(Corrects company name in paragraph 11)
By Arwa Gaballa
CAIRO Feb 16 Egypt's agricultural exporters are
seeing a surge in demand and finding new foreign markets only
months after the currency was floated, with many rushing to
expand capacity to keep up.
Egypt's pound has roughly halved in value since the central
bank abandoned its peg of 8.8 to the dollar on Nov. 3, making
Egyptian fruit and vegetables look cheap and attractive to
foreign buyers, exporters said.
"Demand has doubled, with every product gaining one or two
markets," said Mostafa al-Naggari, Chairman of Fresh Fruit Co,
which recently signed deals to ship to China and is finalising
others with Australia, New Zealand and Korea.
The currency flotation helped Egypt to secure a $12 billion
IMF loan to support a wide-ranging reform programme aimed at
restoring foreign inflows and reining in the budget deficit.
A series of tax increases and subsidy cuts, along with the
currency depreciation, have driven inflation to record levels in
a country where millions live a pay cheque away from hunger. But
amid the pain of government austerity, local manufacturers and
exporters are reporting a pick up in activity.
Egyptian politicians have blamed the import-dependent
country's ballooning trade deficit, which stood at $42.64
billion in 2016, for putting pressure on the pound. Along with a
sharp reduction in imports, a rise in agricultural exports could
help narrow that gap.
Exports of Egyptian vegetables, fruits and legumes amounted
to $2.2 billion last year and would likely rise by about 15
percent in 2017 as a result of the float, Abdel Hamid
al-Demerdash, the head of Egypt's Agriculture Export Council,
The main vegetable exports include onions and artichokes,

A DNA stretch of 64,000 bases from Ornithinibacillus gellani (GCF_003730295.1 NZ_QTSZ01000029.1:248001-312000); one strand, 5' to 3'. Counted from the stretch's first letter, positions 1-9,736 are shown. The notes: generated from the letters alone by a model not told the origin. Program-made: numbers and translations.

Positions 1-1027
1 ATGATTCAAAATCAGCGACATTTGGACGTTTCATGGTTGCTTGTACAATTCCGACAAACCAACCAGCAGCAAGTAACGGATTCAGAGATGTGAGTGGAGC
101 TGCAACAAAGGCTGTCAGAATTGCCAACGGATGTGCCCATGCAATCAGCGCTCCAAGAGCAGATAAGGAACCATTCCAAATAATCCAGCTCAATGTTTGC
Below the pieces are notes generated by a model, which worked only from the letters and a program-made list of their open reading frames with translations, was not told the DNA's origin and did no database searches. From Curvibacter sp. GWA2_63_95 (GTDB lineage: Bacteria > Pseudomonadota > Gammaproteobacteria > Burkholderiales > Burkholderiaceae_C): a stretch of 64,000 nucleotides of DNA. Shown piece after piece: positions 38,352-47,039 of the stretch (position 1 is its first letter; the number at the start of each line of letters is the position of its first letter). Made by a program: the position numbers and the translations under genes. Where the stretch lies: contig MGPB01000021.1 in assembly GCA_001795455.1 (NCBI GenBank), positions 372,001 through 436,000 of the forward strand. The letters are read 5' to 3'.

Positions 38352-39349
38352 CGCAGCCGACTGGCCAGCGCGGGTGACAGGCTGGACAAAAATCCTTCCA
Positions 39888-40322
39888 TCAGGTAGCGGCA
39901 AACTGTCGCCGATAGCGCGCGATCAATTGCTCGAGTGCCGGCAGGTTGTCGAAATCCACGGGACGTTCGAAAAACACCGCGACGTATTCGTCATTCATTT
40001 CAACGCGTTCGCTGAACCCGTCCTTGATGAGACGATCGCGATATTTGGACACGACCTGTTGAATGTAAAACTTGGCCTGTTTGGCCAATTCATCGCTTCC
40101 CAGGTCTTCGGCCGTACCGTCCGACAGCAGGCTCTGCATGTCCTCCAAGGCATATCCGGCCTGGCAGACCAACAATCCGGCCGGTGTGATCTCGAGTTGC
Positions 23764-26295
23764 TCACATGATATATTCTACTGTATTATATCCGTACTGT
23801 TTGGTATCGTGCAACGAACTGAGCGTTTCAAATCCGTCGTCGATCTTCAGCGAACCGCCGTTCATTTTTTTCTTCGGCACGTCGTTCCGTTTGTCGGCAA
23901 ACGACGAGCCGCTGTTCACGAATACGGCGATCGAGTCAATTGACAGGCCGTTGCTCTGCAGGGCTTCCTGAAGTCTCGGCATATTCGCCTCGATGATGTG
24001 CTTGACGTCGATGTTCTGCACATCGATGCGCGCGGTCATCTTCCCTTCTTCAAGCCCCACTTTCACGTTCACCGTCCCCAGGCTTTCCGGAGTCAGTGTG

and fruits include oranges and strawberries.
The growing interest follows a turbulent year for Egyptian
produce, with a Hepatitis A scare in North America linked to
Egyptian strawberries and a temporary ban of Egyptian fruits and
vegetables in Russia, one of Cairo's top buyers.
But traders say growth now comes down to how quickly they
can expand to meet demand.
Japan Food Solutions (JFS), a fruit and vegetable exporter,
is working to double its planted area this year to meet an
expected 20-30 percent increase in demand on the back of new
orders from markets in Europe and North America, senior managing
director Emad Said said.
"I see this as a golden opportunity for Egyptian produce to
compete more aggressively ... The clever ones will seize this
opportunity to enter new markets," he said.
PICO Modern Agriculture Co, another exporter, has seen its
demand from Gulf Arab countries jump by about 50 percent in the
last two months, chief executive Alaa Diab said.
"The flotation has been very tempting and very helpful. It
opened the eyes of many importers to come look at Egypt where
they can get much more competitive deals," Diab said.
(Editing by Eric Knecht, Lin Noueihed and David Evans)